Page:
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The BluePrint %*
September 2013 SpelmanPaper@gmail.com
THE HARRIET TUBMAN SEX TAPE:
Russell Simmons' Attack on African-American History
By: Ko Bragg C’2015
Ask any Spelmanite who has taken
African Diaspora and the World (ADW),
and she may groan at the mere mention of
the subject. Though it seems so ingrained
in the Spelman student body, many people
are not familiar with the study that relates
to many people of the world—as proven
by its absence from Microsoft Word’s spell
Intersectionality or intersectionalism
is the study of the relationship between
different tiers of disenfranchisement
and oppression. It aims to highlight the
interaction between oppressive systems
as they relate to gender, class, race, sexual
preferences, and any other form of self-
identification. At the core of it all, intersectionality
affirms that bigoted oppression does not limit itself to
one form; rather it works in conjunction with other
configurations of hatred.
Sometimes I like to think of ADW as preparation
for cocktail hours in the sense that it prepares you to be
ready at a moments notice, even if that moment occurs
over martinis, to combat the fallacies about African-
American culture that exist in the minds of the average
American. Much of what we study in ADW relates to the
intersectionality between being a person of color and a
woman—two groups that were historically marginalized
by racist and sexist laws for centuries.
Though we no longer live in the era of Jim Crow
and his equally oppressive sister “Jane Crow,” as Pauli
Murray coined during her time at Howard in the 40s,
there are still plenty of times in America in which the
black woman is forced to be reminded of the weight she
bears atop her black skin that covers her womanly figure.
Just in August, Russell Simmons attempted to
use his idea of humor to overshadow the struggles
that African-American women have overcome on the
journey from slavery to present day with the release of
The Harriet Tubman Sex Tape on his All Def Digital
The Harriet Tubman Sex Tape was created to be a
parody of two slaves seeking to revolt. The plan was for
Harriet Tubman, played by actress Shanna Malcolm, to
seduce her master (actor Jason Horton) into having sex
with her while another slave (actor DeStorm Power)
filmed it. The two slaves planned to use
the tape as blackmail in order to escape
The myriad of shaming inaccuracies
are overwhelming in the parody starting
with the fact that slaves during the Harriet
Tubman era would not have had access to
video cameras that were arguably not even
invented at that time. Moreover, enslaved
black women, such as Harriet Tubman,
should not be remembered as sexual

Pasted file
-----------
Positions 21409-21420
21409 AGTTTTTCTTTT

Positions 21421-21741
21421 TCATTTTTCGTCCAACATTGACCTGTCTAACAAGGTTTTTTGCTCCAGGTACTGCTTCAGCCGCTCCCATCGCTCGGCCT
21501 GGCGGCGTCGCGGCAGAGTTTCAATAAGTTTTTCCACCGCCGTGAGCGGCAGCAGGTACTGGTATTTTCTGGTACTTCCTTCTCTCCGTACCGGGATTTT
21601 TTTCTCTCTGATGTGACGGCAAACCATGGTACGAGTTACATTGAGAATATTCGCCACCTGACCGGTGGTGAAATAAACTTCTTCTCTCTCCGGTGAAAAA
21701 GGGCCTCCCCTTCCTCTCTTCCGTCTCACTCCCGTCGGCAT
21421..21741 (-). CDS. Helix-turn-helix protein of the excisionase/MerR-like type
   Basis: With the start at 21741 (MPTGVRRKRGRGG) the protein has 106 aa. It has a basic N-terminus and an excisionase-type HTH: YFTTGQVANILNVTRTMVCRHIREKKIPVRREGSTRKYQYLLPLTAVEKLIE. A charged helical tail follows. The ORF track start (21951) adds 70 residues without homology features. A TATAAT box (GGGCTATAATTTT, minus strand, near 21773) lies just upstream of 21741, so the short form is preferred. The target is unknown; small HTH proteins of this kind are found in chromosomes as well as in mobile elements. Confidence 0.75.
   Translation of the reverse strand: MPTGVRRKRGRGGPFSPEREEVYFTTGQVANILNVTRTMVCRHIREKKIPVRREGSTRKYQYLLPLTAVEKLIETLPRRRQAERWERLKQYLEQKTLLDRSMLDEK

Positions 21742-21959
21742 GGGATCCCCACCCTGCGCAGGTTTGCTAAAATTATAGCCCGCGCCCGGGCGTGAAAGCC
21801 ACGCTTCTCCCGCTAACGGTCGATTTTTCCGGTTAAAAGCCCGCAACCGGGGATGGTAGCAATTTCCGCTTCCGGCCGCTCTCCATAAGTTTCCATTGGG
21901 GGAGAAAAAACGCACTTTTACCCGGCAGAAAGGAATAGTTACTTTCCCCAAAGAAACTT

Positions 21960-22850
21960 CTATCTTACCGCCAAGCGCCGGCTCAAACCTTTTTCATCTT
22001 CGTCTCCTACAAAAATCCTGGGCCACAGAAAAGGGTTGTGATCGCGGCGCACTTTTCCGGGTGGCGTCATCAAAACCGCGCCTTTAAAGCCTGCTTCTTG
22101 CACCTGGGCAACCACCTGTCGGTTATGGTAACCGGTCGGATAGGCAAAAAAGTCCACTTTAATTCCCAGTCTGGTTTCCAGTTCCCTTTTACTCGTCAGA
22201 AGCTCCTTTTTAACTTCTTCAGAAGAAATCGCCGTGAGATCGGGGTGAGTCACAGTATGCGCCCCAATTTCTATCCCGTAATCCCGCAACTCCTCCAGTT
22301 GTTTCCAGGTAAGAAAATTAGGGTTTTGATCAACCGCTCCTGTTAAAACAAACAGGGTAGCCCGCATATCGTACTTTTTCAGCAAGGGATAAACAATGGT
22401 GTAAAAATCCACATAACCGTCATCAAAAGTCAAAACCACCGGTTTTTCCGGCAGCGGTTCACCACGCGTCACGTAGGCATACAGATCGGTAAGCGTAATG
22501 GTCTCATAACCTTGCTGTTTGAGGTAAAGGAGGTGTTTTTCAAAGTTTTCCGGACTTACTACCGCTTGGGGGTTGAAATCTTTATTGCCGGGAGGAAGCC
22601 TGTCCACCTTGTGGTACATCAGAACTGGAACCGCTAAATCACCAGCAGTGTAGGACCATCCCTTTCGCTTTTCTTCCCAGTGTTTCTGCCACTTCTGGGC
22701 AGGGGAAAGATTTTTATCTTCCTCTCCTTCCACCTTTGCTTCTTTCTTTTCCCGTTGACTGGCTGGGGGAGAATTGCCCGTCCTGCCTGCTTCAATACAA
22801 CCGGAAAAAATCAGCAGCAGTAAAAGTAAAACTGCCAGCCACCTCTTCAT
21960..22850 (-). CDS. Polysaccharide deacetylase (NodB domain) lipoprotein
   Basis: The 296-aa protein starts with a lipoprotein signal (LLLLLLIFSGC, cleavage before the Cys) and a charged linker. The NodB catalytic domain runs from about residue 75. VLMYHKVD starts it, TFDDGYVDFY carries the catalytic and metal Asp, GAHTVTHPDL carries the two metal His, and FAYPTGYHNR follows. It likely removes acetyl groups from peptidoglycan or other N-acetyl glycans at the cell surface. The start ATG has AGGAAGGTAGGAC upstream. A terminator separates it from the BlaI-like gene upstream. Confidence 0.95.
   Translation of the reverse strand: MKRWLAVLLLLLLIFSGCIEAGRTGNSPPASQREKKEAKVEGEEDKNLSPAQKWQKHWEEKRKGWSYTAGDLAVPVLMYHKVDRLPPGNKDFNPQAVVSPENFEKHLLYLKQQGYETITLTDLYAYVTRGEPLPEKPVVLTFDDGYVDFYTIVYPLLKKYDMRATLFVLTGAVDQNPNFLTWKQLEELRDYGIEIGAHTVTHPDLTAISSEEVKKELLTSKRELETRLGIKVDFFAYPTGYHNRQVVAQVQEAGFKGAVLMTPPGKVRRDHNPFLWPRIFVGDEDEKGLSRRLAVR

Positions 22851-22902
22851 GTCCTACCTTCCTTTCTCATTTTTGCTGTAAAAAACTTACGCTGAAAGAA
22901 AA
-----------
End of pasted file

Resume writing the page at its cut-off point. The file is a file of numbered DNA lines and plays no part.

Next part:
deviants who wanted to get their masters
into bed when so many were raped and
“Although in the video she seduces
the slave master, it implies the previous
rapes,” Simmons said in an interview with
the YouTube channel Brkdwn. “I just saw her taking
advantage of the slave master and I just let it go.”
Russell Simmons, who described the video on his
Twitter as “the funniest thing he had ever seen,” only
took the video down and issued an apology after the
overwhelming backlash he received in response to the
Change.org, an online platform for petitions geared
towards creating social change, hosted a petition by
Crystal Fleming, Assistant Professor of Sociology and
Africana Studies at Stony Brook University. The petition
ordered that the video be removed immediately, but it
also urged Simmons to apologize to the United Nations
because he is an appointed Good Will ambassador to the
UN for the permanent memorial in honor of the victims
of Trans-Atlantic slavery.
I don’t quite understand how someone in Simmons’
position, let alone a grown man, could ever support
something so disgusting. In his apology issued on
Globalgrind.com he said:
“My first impression of the Harriet Tubman piece
was that it was about what one of actors said in the video,
that 162 years later, there’s still tremendous injustice.
And with Harriet Tubman outwitting the slave master?
I thought it was politically correct. Silly me.”
His apology, which did not express sentiment and
was more focused on defending the creative right of the
video, shows a level of immaturity so shameful that I had
not realized it was a facet of our society. Silly me.
By: Karys Belger C2016
The N-word is a word we have all heard and
some have used in one form or another. Recently, I
was thinking about the word, its origins, why African-
Americans are okay with using it with one another, and
why we condemn people who are not of African descent
for using it.
Before I delve a little deeper, here’s a little history
lesson. The N-word derives from the Spanish and
Portuguese root “negro,” meaning the color black. Before
it became an ethnic slur, it was used to describe anyone
of color, African or not.
It was not until the later part of the 15 th century that
the word became synonymous with African-Americans,
a group that was viewed as inferior by their Caucasian
counterparts. Today the N-word is a common adjective
that is used in a variety of situations, from referencing
a person you hang out with daily to referencing a dude
who treated you badly.
Though it is apparent that this term had seemingly
innocuous origins, it is universally agreed upon that
the N-word was used in some places, particularly the
South, because it was more offensive, and demeaning